Thriving Campus features testimonials, contributions and personal experiences linked to health and wellbeing from UBC staff members. This month we feature Liz Hudson, inventory manager at UBC Press.
Thriving at Work
My first secret to thriving at work is my daily bike commute. My bike commute clears my head in the morning and gets oxygen to my brain [so I’m] ready for a day of work; then it clears my head at the end of the day before my evening activities at home.
Second, I thrive because I love to learn and connect with others. At UBC we have so many opportunities to do activities, interact with others and learn new things. Either with office mates or solo, I’ve participated in a multitude of activities on campus including mindfulness training, tennis lessons, Pick your Peak Stair Challenge, Museum of Anthropology’s yoga classes (MOGA) the UBC Library/United Way Spelling Bee, Staff & Faculty Sports Day, Recess for Adults, Bike to Work Week and Toastmasters — and this is a curated list. With each activity, I’m grateful to work in a place that offers this wide range of activities.
I’m also really grateful for an office environment that is positive and supportive. Within the UBC Press office, we do regular clothing exchanges and potlucks. Each event that UBC offers or that our office organizes makes me feel part of a community and that, for me, is the key to thriving.
Thriving at Home
I thrive at home by maintaining a positive attitude and making my health a priority. I play on a soccer team and hockey team, and I enjoy playing tennis. Belonging to a team is the perfect activity: it satisfies my need for social interaction and physical exercise. I’m also an avid cook and love to try new healthy recipes (and some unhealthy ones!)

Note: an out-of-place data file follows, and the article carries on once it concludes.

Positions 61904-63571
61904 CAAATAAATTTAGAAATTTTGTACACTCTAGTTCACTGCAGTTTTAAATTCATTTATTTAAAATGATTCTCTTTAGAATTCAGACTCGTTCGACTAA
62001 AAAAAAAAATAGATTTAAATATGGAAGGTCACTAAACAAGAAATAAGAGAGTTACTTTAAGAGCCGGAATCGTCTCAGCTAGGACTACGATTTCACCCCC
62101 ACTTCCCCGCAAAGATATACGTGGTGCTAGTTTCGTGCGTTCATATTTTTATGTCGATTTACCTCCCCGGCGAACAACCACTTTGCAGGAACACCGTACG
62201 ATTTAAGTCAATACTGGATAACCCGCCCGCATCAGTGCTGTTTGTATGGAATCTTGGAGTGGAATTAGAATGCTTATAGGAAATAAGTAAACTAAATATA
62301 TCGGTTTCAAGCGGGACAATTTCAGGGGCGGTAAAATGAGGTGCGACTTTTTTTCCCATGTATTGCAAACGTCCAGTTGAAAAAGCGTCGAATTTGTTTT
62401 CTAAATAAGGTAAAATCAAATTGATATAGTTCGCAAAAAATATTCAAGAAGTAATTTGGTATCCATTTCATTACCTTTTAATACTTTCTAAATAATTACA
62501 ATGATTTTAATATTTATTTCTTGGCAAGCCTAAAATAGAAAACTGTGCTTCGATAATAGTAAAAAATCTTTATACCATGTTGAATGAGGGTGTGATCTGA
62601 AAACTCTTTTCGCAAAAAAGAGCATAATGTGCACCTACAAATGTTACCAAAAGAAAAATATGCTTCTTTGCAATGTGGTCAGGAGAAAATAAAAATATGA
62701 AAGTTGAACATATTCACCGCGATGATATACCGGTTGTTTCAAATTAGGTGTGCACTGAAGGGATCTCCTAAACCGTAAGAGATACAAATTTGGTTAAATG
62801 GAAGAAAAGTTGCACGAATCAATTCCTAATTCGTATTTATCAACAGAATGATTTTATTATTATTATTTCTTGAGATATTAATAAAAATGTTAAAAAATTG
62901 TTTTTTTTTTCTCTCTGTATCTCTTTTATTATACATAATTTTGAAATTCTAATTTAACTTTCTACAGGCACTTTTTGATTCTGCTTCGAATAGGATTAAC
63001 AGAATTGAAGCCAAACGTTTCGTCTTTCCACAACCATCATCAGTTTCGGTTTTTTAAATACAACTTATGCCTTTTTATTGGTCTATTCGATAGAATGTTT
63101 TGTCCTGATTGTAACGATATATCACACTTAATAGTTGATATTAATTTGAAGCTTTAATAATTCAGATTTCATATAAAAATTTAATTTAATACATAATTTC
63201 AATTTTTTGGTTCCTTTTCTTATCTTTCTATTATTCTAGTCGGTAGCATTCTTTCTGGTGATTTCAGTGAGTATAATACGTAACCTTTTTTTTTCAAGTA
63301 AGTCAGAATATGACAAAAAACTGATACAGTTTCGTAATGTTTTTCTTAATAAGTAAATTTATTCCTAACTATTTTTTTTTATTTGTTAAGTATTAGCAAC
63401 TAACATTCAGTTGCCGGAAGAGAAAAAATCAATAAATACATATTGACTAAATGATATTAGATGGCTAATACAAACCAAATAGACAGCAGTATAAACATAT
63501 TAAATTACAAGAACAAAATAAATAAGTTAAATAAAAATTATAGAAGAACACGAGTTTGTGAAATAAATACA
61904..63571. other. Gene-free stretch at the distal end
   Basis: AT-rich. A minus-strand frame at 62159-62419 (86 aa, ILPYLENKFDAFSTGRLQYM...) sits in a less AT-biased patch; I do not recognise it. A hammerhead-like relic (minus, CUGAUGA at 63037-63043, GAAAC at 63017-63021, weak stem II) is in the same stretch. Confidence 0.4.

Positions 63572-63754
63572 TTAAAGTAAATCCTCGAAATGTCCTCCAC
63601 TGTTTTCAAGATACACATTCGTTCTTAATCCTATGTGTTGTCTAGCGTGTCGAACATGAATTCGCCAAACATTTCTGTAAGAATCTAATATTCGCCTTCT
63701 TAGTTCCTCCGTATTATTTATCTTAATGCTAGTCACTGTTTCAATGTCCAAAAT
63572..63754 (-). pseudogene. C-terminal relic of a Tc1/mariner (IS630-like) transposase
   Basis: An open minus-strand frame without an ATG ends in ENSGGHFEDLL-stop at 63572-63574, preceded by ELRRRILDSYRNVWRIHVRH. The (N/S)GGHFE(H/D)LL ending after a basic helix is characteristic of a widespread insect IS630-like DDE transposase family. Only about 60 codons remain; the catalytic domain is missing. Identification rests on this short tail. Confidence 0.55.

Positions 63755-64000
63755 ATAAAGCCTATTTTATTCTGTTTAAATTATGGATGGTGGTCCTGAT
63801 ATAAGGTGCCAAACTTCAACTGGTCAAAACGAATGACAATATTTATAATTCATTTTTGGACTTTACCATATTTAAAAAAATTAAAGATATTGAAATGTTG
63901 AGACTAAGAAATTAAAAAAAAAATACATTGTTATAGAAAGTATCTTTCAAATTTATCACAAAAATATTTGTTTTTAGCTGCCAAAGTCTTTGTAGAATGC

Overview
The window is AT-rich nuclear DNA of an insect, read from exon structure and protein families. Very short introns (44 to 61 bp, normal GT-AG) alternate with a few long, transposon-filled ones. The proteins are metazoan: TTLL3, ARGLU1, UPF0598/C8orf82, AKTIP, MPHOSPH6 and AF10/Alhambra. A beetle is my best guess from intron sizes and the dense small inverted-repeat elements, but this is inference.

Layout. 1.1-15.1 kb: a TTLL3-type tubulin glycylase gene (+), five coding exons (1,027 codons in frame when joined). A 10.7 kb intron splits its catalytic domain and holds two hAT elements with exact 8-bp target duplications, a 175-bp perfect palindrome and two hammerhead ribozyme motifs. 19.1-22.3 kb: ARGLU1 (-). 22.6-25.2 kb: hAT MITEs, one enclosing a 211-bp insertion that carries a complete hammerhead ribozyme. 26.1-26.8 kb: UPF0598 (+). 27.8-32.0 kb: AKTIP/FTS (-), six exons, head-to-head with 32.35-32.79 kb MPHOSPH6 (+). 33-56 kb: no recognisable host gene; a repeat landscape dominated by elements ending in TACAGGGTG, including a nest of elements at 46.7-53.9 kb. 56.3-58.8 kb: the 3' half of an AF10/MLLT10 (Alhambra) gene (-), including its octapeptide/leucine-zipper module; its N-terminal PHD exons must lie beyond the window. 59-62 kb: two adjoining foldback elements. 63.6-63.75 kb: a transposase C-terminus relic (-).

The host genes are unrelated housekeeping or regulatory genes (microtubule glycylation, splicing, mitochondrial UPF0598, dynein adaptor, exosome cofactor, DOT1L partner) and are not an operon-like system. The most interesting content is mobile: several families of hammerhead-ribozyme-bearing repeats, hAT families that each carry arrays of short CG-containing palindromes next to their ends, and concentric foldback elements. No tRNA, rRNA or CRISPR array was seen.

I also do volunteer work as a member of the Hockey Helps the Homeless committee here in Vancouver. I’ve coached my daughter’s soccer team and was manager of her soccer teams over the years. Similar to my work environment, I thrive at home by building a community of like-minded people and appreciating all that I have.
Liz Hudson works at UBC Press in the marketing department. She feels lucky to have landed a job at UBC Press after many years selling textbooks to universities across western Canada. With a degree in French and English from Western University, Liz previously taught high school French in Ontario and Alberta before moving westward and settling in Vancouver. Liz has a husband, two kids in elementary school and a few fish. Liz enjoys playing sports, hanging out with her family and hosting dinner parties with friends.
Photo credit: Liz Hudson
By Guest Contributor on October 25, 2017
Thriving Campus features testimonials, contributions and personal experiences linked to health and wellbeing from UBC staff members. This month we feature the staff at ICORD, an interdisciplinary research centre focused on spinal cord injury at Vancouver General Hospital.